What’s the big deal? While I’m assuming that most of you reading this are not CEOs, that studies have proven it hurts productivity really hurts us all. You can’t get ahead at work if you’re not doing your best, and you can’t do your best if you’re being distracted by constant updates. Further, when you’re not at work and still spending a significant amount of your time on Facebook, you’re NOT participating in the sort of things that make you a cool person to know.
Further, one of the most mentioned Facebook pet peeves – posting too frequently. All day Facebookers – I’m talking to you!
Remember: Life happens in the real world. If your job doesn’t actually require it and you’re spending more than an hour a day Facebooking, you’re not allowing yourself to be the best you. We don’t need the play-by-play of your entire day. As I said before, get out there are do the sort of things that are worth sharing when you DO get on!
#5.Too Much Marketing
Includes: Constant requests to join your group, sending event invitations to your entire friends list, constant posting of links to your blog or website.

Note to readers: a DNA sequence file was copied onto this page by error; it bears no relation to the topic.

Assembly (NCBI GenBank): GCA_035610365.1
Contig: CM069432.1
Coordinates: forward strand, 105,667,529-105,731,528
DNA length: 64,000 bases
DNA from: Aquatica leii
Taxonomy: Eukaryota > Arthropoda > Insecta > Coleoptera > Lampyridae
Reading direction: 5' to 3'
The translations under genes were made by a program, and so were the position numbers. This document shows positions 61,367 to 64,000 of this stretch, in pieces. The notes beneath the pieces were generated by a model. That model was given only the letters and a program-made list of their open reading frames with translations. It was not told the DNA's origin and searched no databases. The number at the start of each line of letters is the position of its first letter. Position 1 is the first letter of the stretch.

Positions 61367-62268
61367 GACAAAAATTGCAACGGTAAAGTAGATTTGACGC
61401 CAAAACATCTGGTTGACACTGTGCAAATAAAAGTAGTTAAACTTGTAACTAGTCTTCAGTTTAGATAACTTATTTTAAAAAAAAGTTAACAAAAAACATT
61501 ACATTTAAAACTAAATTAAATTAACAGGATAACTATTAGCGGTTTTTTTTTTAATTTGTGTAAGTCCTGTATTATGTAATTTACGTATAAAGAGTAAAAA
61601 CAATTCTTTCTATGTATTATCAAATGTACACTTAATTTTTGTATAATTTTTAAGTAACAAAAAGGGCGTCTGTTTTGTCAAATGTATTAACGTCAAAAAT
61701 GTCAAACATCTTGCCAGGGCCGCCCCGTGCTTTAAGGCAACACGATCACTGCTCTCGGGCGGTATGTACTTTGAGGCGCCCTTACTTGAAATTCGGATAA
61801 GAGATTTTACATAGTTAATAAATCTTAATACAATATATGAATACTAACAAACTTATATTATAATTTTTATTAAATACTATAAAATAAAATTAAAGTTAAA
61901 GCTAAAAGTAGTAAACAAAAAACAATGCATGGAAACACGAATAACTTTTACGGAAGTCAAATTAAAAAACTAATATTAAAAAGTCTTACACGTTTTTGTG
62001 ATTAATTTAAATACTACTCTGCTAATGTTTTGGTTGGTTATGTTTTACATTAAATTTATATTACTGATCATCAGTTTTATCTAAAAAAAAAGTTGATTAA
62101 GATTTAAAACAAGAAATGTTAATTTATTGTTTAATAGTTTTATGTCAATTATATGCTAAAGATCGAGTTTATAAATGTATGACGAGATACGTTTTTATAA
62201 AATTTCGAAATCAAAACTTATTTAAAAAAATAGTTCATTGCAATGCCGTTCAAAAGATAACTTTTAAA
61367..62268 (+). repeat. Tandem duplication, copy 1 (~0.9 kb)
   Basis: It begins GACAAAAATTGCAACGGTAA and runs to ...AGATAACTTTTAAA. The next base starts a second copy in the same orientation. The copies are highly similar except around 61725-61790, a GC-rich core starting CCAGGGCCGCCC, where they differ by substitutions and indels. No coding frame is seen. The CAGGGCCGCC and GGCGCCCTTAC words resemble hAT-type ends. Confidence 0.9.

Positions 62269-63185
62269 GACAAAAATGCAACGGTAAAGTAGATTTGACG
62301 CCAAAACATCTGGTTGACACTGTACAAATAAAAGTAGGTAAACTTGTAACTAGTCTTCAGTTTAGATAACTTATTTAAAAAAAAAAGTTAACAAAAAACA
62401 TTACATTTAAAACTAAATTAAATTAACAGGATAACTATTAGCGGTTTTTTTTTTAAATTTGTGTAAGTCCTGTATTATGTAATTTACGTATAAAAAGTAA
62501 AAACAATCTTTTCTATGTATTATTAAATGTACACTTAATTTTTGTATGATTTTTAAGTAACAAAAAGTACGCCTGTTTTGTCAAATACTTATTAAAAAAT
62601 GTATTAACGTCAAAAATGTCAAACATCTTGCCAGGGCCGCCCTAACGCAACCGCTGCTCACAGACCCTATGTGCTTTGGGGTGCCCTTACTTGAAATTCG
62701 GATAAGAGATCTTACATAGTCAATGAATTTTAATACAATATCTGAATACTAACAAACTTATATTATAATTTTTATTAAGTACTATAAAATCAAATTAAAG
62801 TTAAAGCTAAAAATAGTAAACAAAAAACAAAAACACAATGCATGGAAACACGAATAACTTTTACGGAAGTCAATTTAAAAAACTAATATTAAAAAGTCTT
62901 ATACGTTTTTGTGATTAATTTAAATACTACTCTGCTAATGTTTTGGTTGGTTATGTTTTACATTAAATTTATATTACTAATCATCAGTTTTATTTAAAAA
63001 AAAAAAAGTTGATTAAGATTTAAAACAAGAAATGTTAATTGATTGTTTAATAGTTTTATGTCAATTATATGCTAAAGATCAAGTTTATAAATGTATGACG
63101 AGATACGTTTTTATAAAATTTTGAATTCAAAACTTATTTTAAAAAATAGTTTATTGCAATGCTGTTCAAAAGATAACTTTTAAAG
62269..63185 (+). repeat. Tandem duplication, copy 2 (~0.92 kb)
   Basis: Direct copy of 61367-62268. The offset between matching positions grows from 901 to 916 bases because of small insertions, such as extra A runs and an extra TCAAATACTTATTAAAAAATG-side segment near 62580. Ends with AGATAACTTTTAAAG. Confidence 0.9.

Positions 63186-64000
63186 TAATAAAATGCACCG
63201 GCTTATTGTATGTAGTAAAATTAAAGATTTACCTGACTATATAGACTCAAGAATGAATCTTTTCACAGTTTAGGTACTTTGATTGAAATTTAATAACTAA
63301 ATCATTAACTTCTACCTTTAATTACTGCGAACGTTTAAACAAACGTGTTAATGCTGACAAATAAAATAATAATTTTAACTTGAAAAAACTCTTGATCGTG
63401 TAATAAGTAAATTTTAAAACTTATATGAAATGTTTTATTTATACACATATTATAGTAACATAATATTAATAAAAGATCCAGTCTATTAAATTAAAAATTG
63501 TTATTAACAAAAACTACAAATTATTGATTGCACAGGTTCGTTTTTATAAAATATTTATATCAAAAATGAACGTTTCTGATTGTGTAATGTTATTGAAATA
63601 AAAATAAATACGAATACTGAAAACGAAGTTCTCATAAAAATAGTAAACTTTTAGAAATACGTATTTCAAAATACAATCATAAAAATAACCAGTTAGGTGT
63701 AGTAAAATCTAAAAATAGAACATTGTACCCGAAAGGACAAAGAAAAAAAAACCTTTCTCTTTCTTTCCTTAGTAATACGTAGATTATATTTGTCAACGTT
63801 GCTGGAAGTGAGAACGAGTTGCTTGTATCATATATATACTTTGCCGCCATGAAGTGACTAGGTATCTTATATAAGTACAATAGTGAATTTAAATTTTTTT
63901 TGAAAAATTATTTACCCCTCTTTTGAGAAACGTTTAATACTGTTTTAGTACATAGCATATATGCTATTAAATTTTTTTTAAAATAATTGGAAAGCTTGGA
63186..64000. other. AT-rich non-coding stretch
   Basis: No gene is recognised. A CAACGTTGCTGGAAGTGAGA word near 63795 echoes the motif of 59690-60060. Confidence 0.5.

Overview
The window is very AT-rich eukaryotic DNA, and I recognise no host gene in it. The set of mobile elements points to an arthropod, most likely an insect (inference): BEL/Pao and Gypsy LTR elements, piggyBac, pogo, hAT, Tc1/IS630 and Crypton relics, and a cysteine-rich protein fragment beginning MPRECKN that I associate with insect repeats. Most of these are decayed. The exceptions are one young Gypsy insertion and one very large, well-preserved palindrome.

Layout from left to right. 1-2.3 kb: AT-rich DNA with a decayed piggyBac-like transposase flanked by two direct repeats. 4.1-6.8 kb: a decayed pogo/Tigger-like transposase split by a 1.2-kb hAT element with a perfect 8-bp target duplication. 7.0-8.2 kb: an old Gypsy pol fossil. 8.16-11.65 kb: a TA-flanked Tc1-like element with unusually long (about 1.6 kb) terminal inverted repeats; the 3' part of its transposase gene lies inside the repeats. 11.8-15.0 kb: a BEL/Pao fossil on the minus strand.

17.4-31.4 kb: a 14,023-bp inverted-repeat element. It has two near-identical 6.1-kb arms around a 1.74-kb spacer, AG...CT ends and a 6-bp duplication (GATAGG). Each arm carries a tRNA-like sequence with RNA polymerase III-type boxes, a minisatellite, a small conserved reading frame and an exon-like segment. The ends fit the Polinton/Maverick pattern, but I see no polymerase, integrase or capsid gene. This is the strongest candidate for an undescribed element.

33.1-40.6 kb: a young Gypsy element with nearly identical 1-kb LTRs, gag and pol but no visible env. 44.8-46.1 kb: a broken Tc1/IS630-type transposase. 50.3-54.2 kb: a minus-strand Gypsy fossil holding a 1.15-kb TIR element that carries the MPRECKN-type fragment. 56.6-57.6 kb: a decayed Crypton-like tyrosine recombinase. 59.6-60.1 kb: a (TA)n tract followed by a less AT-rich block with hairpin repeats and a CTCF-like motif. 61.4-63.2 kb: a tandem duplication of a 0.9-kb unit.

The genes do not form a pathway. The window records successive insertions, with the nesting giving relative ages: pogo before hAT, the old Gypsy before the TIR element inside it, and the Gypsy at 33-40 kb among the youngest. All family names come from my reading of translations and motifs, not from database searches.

What’s the big deal? Almost since the emergence of Facebook, there have been people trying to do business there. In some cases, this is good. Facebook give us an easy way to communicate with companies we like. Facebook also allows us a convenient place to network with others and organize around common interests. HOWEVER, there is a point where that contact moves from cool, convenient and helpful to annoying and spammy.
Remember: By all means, make your friends aware of your page or business – just keep things in check. If you annoy the friends that are kind enough to support you with constant sales offers at your etsy or with constantly begging for “like”s, you risk losing them. Want likes? Create something worth liking and don’t expect to get more likes than you give out.
#6. Letting Your Ego Run Rampant
Includes: Constant “glamor shot” profile picture changes, posting more often than you comment on or “like” others posts, attention seeking updates – either shocking and inappropriate or purposefully vague ie.) “This sucks!”